Anonymous plans DDoS attack on GCHQ in snoop law protest
Hacktivists hard at work as Home Office site staggers back online
Analysis The Home Office website is back online following a weekend of disruptive denial-of-service attacks by Anonymous.
The hacktivist collective also launched traffic-flooding assaults against the official website of the UK prime minister, number10.gov.uk, and the UK's Ministry of Justice as part of a protest against the UK's controversial extradition laws. The DDoS attacks, launched during #opTrialAtHome on Saturday night, were motivated by the UK government's treatment of Pentagon hacker Gary McKinnon, Christopher Harold Tappin andTVShack's Richard O'Dwyer in controversial extradition cases, the hacktivists claimed on their official Twitter feed.
"#OpTrialAtHome, because selling your citizens to foreigner is not acceptable! We are #Anonymous, We do not forget, We do not forgive. #UK," Anon_Central tweeted.
In a statement, the Home Office confirmed the attack but downplayed its significance.
The Home Office website was the subject of on online protest last night [Saturday]. This is a public facing website and no sensitive information is held on it.
There is no indication that the site was hacked and other Home Office systems were not affected.
Further attacks against UK government sites might be expected. "#OpTrialAtHome EXPECT US...!!! Every Saturday as this is just the beginning KEEP FIRING," UKAnonymous2012 tweeted. The account named GCHQ as a target for follow-up attacks on 14 April, this time protesting a proposed tightening of internet surveillance regulations.
Denial-of-service attacks are illegal, and participation in such attacks carries the risk of criminal prosecution, net security firm Sophos adds. One formerly favoured tool among hacktivists, the Low Orbit Ion Cannon, exposed the IP addresses of participants in packet-flooding attacks, as several accused hackers have learned to their cost.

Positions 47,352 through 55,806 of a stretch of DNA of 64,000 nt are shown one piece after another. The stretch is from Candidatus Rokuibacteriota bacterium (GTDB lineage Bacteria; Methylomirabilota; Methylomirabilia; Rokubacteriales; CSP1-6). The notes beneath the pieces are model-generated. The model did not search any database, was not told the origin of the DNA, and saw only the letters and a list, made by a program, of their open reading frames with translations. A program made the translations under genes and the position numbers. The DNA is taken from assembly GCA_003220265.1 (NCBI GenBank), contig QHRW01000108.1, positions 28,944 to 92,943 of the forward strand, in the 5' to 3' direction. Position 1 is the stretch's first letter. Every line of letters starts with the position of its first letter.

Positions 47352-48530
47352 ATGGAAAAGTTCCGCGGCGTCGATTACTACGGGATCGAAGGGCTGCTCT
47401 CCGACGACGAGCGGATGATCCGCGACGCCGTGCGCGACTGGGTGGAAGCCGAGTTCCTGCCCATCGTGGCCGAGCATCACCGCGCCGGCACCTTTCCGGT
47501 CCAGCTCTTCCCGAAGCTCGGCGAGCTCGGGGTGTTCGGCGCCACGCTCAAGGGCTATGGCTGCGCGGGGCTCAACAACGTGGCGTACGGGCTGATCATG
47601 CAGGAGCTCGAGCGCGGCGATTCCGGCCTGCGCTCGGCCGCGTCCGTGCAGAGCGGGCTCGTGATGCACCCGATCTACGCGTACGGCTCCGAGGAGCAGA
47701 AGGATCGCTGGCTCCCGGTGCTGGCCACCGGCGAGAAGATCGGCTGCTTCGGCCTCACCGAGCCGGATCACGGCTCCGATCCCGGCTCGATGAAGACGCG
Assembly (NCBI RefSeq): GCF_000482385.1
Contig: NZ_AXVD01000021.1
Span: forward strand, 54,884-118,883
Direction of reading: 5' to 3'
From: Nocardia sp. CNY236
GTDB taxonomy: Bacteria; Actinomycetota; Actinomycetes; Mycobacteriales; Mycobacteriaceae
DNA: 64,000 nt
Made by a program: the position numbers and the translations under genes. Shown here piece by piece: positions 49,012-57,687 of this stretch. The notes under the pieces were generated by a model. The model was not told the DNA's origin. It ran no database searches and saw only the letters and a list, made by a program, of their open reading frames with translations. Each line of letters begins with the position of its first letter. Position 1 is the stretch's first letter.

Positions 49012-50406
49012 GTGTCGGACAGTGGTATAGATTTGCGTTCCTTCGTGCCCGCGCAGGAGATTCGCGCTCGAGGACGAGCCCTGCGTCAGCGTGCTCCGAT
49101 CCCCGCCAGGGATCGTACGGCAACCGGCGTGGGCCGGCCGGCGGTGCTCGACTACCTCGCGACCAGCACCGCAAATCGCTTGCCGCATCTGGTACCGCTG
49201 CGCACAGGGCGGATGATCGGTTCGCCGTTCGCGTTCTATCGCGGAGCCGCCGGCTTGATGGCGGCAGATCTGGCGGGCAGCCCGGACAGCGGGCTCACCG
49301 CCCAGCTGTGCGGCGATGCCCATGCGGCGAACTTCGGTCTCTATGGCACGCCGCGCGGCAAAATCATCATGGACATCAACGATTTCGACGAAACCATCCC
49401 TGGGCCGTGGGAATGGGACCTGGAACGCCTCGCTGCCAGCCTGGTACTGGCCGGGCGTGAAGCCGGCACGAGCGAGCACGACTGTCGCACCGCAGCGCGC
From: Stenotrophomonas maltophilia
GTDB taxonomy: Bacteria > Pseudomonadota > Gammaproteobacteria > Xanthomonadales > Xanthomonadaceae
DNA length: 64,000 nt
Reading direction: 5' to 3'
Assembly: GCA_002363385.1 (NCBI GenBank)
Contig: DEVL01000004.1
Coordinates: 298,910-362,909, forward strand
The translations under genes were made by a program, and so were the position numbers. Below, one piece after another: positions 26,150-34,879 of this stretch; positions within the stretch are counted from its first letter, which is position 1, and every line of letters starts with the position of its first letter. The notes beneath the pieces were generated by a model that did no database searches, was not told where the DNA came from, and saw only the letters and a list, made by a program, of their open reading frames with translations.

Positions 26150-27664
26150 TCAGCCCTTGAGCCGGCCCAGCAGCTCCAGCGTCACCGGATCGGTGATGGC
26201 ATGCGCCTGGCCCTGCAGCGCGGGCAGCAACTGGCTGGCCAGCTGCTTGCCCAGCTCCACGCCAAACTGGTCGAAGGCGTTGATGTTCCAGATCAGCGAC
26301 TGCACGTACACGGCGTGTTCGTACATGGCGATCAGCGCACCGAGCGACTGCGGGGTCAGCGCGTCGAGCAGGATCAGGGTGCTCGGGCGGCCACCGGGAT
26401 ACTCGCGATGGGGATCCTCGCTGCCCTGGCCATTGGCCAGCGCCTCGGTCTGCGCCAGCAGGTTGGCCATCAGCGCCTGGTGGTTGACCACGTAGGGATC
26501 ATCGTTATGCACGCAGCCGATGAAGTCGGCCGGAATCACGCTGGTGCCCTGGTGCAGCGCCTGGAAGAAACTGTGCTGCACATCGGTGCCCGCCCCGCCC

Janis Sharp, Gary McKinnon's mum, urged net users not to become involved in hacktivist protests, however strong their feelings might be.
"I agree with the Home Office that it was a huge online protest. On Twitter Anonymous said it was in support of Gary, Richard O'Dwyer and Chris Tappin and against extradition, and was pro [the idea of] people who were in the UK during their alleged crime being tried in the UK ... I obviously agree with the sentiments," Sharp told El Reg
"As these sorts of protests causing a system to overload can come from people from all over the World joining in, they're difficult if not virtually impossible to stop.
"However I don't want other people – who are possibly young and/or vulnerable – possibly getting prosecuted or even extradited, and I definitely do not want other families going through what we have been through and are still going through. It's difficult to explain just how hard it's been over these past 10 years and everyone should realise the possible consequences they and their families could be facing."
The availability of accessible attack tools is enabling anyone with an internet connection to carry out DDoS attacks, DDoS mitigation specialists Arbor Networks warns. The security tools firm says that the perception that organisations are powerless to defend themselves against a concerted denial-of-service attack is actually quite wide of the mark. "Best practice dictates organisations have both on-premise protection as well as cloud-based protection from a service provider," it advises. ®
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